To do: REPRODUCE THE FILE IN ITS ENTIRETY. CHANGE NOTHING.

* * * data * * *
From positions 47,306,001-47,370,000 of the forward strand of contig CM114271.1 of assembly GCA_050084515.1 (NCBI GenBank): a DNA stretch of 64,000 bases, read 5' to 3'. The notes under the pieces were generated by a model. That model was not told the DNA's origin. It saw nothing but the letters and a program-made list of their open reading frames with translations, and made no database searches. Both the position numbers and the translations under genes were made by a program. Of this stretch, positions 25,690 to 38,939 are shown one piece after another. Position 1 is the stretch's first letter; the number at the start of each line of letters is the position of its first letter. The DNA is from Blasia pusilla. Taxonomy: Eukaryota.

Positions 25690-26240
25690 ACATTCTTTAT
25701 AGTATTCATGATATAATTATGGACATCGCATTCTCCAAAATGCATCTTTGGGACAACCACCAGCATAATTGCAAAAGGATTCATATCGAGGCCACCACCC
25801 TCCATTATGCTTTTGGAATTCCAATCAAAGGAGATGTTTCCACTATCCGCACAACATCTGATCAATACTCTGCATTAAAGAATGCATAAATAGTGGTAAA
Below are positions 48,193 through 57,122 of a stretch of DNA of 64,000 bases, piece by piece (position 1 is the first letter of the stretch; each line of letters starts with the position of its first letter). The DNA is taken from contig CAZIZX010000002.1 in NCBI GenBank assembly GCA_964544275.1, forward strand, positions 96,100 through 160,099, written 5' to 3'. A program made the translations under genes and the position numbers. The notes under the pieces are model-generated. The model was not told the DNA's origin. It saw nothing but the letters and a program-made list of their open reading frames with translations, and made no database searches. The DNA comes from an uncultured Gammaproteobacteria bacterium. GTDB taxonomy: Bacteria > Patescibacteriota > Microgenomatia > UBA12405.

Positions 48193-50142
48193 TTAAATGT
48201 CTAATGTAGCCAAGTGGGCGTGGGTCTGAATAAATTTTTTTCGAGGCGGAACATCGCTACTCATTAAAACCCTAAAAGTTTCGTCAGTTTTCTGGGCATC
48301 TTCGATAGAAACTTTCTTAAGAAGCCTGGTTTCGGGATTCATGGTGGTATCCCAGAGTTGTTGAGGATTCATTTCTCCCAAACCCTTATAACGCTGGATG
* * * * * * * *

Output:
From positions 47,306,001-47,370,000 of the forward strand of contig CM114271.1 of assembly GCA_050084515.1 (NCBI GenBank): a DNA stretch of 64,000 bases, read 5' to 3'. The notes under the pieces were generated by a model. That model was not told the DNA's origin. It saw nothing but the letters and a program-made list of their open reading frames with translations, and made no database searches. Both the position numbers and the translations under genes were made by a program. Of this stretch, positions 25,690 to 38,939 are shown one piece after another. Position 1 is the stretch's first letter; the number at the start of each line of letters is the position of its first letter. The DNA is from Blasia pusilla. Taxonomy: Eukaryota.

Positions 25690-26240
25690 ACATTCTTTAT
25701 AGTATTCATGATATAATTATGGACATCGCATTCTCCAAAATGCATCTTTGGGACAACCACCAGCATAATTGCAAAAGGATTCATATCGAGGCCACCACCC
25801 TCCATTATGCTTTTGGAATTCCAATCAAAGGAGATGTTTCCACTATCCGCACAACATCTGATCAATACTCTGCATTAAAGAATGCATAAATAGTGGTAAA
Below are positions 48,193 through 57,122 of a stretch of DNA of 64,000 bases, piece by piece (position 1 is the first letter of the stretch; each line of letters starts with the position of its first letter). The DNA is taken from contig CAZIZX010000002.1 in NCBI GenBank assembly GCA_964544275.1, forward strand, positions 96,100 through 160,099, written 5' to 3'. A program made the translations under genes and the position numbers. The notes under the pieces are model-generated. The model was not told the DNA's origin. It saw nothing but the letters and a program-made list of their open reading frames with translations, and made no database searches. The DNA comes from an uncultured Gammaproteobacteria bacterium. GTDB taxonomy: Bacteria > Patescibacteriota > Microgenomatia > UBA12405.

Positions 48193-50142
48193 TTAAATGT
48201 CTAATGTAGCCAAGTGGGCGTGGGTCTGAATAAATTTTTTTCGAGGCGGAACATCGCTACTCATTAAAACCCTAAAAGTTTCGTCAGTTTTCTGGGCATC
48301 TTCGATAGAAACTTTCTTAAGAAGCCTGGTTTCGGGATTCATGGTGGTATCCCAGAGTTGTTGAGGATTCATTTCTCCCAAACCCTTATAACGCTGGATG